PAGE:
Navarette’s son, one other Pinoy fighter both suffer losses in UFC Singapore

June 17, 2017

by: Carlo Pamintuan

Alex Caceres tries to comfort Rolando Dy after the decision was read. (Photo by Carlo Pamintuan)
Alex Caceres tries to comfort Rolando Dy after the decision was read. (Photo by Carlo Pamintuan)


SINGAPORE – The two Filipino mixed martial artists who saw action on Saturday in UFC Singapore Fight Night: Holm versus Correia fought gamely but ultimately fell short as Rolando Dy suffered a stoppage loss to American Alex Caceres and CJ De Tomas lost via unanimous decision to Naoki Inoue of Japan.

Dy stepped in The Octagon wanting to carve out his own legacy in the fight game. The son of Filipino boxing champion Rolando Navarette had a decent record of 8 wins, 4 losses, and a draw but he was heading into his first UFC fight riding a three-fight winning streak.

After being the aggressor early in round 1, things started to turn sour for Dy when his takedown attempt was easily handled by Caceres. The lanky American fighter, who had a 4-inch reach advantage, teed off on Dy, peppering him with punches to the head and kicks to the legs and body.

Caceres scored a huge knockdown with a southpaw one-two and then tried to finish the fight with a choke but Dy weathered the storm. The Filipino survived round 1 but the doctor had to go inside the cage to check on him. The straight left landed by Caceres landed squarely on Dy’s eye causing it to swell.

The second round was a war with both fighters hitting huge shots. Dy had a much better performance but he was clearly being bothered by his right eye. The doctor once again checked on Dy to determine if he could he from his swollen eye and he ultimately decided not to let the Filipino fighter continue, to the dismay of both fighters and even the fans inside the Singapore Indoor Stadium as they were being treated to an entertaining fight.

Caceres upped his record to 13 wins against 10 losses and 1 no contest.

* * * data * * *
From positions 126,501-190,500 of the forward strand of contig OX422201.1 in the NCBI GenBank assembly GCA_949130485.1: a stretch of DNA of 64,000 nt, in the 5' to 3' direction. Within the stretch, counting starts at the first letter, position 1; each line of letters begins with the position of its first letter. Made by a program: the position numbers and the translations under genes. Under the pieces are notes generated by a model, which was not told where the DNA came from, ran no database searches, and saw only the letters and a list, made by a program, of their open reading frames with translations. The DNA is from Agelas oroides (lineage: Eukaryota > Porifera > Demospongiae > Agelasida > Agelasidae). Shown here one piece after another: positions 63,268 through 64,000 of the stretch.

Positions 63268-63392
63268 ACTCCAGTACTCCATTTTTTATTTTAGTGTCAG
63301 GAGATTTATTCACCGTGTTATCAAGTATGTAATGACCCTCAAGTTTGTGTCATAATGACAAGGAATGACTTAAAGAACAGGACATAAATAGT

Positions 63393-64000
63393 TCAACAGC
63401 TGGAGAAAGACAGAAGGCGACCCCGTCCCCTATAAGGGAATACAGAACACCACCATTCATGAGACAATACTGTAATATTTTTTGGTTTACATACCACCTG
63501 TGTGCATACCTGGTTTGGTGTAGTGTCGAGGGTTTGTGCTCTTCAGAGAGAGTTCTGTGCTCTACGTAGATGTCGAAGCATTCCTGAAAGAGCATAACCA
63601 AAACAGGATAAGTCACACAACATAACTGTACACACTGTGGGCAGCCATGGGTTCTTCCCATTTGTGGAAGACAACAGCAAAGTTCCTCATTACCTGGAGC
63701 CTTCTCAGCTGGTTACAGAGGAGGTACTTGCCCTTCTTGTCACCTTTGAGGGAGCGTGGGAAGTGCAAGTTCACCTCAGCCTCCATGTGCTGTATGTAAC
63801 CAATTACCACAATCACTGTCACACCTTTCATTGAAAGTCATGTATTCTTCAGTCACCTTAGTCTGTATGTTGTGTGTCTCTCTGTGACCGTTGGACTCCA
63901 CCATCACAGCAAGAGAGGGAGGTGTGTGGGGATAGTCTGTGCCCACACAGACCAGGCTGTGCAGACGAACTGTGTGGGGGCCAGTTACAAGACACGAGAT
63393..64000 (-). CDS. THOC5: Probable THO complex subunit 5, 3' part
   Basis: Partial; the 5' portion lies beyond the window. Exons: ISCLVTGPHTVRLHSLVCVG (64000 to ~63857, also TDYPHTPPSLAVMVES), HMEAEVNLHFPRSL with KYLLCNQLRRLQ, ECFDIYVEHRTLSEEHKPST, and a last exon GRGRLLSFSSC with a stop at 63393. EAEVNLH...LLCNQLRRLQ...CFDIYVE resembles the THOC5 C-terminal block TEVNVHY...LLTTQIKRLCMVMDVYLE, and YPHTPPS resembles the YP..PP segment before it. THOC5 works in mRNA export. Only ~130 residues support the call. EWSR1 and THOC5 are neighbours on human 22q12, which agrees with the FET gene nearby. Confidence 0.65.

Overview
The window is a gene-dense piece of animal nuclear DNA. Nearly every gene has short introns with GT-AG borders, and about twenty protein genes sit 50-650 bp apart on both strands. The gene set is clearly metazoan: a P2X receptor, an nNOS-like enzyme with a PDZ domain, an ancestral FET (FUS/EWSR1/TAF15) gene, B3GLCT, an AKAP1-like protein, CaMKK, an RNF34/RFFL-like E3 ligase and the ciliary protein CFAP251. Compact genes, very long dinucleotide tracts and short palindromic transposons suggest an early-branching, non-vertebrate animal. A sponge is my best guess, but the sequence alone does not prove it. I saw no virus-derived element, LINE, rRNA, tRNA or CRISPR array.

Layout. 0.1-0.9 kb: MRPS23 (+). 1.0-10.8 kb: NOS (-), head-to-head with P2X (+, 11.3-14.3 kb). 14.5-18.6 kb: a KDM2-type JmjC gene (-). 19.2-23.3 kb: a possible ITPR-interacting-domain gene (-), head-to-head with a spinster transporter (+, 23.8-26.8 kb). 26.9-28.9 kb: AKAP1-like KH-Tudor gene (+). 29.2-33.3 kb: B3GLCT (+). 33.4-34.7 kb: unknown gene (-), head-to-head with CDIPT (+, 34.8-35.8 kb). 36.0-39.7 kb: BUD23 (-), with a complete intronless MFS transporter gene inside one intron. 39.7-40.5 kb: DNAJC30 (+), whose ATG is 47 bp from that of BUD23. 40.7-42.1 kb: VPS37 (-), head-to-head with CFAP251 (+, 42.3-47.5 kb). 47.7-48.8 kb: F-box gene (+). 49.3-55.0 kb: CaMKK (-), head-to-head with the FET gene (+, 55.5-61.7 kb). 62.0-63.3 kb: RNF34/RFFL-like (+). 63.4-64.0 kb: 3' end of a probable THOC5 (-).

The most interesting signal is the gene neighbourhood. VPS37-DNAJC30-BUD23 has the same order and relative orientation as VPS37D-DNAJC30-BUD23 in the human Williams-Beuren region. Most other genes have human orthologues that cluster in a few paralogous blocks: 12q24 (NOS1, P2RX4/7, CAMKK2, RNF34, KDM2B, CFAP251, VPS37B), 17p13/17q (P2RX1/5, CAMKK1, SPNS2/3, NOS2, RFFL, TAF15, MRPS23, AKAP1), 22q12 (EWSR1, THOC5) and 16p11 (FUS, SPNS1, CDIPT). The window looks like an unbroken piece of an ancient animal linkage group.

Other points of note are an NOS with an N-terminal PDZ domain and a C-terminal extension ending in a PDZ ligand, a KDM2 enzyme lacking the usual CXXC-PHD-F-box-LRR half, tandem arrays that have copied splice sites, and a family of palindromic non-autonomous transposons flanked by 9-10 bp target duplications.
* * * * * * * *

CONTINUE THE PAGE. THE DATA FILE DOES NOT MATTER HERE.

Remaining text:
“He’s a tough kid,” Caceres said of Dy. “He has a fighter’s heart. He defended the choke when I thought I had it deep and I hope he comes back.”

Earlier in the night, De Tomas entered his contest carrying an eight-fight winning streak to start his career but he was up against a big test in Japan’s Naoki Inoue who was also undefeated at 10-0.

De Tomas scored a huge takedown in the first minute of the opening round but Inoue easily made it back to his feet. After a few seconds of grappling, the Japanese fighter took De Tomas’ back, locked in a body triangle, and went for an rear naked choke.

However, the Filipinos scrambled out of the predicament but almost fell for an armbar. De Tomas spent the rest of round 1 on his back initially on half guard and then a full guard later on.

The two stayed on their feet in the opening minutes of the second round and Inoue connected with a few crisp leg kicks and clean punches. The Japanese fighter was waiting for De Tomas to throw and miss then he responded with quick combinations.

Inoue took the Filipino’s back again later in the round where he transitioned from a rear-naked choke attempt to an armbar. Luckily for De Tomas, the round ended just before Inoue could lock it in completely.

The tide almost turned in the third round when Inoue over-committed to a single-leg takedown attempt. De Tomas rained down elbows on the Japanese fighter’s head, even drawing blood.

De Tomas’ last gasp try was a rear-naked choke attempt of his own but Inoue was too slippery to get caught with it.

In the end, all three judges scored it identically for the Japanese fighter, 30-26.

“This is my debut fight (in the UFC) and I’m happy with my performance. I practiced it and it all went very, very well. I expected takedowns but I defended all of them and I’m happy,” said Inoue. “I want to improve my all around skill, I want to not be a submission specialist but also improve my striking and kicking too.”

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